Today, as I compose this note, it is the third anniversary of “The Shutdown.” March 13, 2020 was the day that St. Louis County issued a “Stay At Home” order to combat the spread of Covid-19, and we had to rethink everything. Not only us, but everyone.
We kept it going, but moved everything online. The thing people needed most was connection, so we went live multiple times a day with devotionals, scripture readings, prayers, and songs. The early days saw as many as 150 people watching those online devotions live, with many more watching them at other times.
We worshiped from home, with the services streamed live from the sanctuary. Our small groups continued to meet, using zoom as their classroom. Our youth got together online, for church as well as school, which wasn’t easy. Our kids’ ministry recorded stories and posted them along with activities, trusting that parents would help their kids do them. Music groups took a hard hit, but kept connected through the struggle, looking forward to things like “Choir Time With Kevin” and other meet-ups.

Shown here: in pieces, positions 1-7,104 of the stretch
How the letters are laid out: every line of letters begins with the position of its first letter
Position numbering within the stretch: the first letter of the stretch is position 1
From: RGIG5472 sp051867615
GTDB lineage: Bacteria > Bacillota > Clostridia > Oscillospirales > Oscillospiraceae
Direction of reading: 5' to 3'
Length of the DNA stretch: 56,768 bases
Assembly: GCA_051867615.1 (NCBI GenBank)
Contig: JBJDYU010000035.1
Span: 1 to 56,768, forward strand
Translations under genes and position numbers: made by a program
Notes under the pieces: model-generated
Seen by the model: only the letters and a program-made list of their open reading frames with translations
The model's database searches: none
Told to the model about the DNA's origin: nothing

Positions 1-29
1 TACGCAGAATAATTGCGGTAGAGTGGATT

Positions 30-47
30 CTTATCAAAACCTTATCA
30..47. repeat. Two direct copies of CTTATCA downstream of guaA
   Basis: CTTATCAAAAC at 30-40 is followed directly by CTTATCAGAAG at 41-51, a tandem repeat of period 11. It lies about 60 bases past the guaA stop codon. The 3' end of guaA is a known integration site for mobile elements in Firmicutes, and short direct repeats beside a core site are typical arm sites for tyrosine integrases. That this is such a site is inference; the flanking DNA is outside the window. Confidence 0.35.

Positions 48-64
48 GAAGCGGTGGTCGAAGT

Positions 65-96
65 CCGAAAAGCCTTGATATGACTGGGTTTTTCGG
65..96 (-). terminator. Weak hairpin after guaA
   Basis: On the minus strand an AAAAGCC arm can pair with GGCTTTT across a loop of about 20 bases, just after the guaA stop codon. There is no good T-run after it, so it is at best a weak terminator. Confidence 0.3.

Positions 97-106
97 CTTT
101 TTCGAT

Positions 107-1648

And you know what? We did it. We learned a lot. And we did it.
But the truth was, it wasn’t the same. We lost a lot of people. It was really hard work and we emerged from it exhausted and shaken. We’re still realizing the implications and living into the new normal. Things will never be the same as they were before March 13, 2020.
This is the truth: Things will never be the same as they were before March 13, 2020.
We need to understand that, say that out loud, and claim that truth in order to flourish as a church. It may be painful to say so, but it’s important to be honest about the story of how we have gotten to where we are.
Cole Arthur Riley wrote that Lent “is a season where we become truth-tellers even to the risk of our own image and status. And as the disorder of the world is exposed, we look toward a God who is coming to shift the cosmos back toward justice and shalom.”
I hope we always tell the truth about these last three years, that we don’t try to romanticize it or gloss over the difficult parts. It was hard. It was painful. In many ways, it still is. And truthfully, things will never be the same.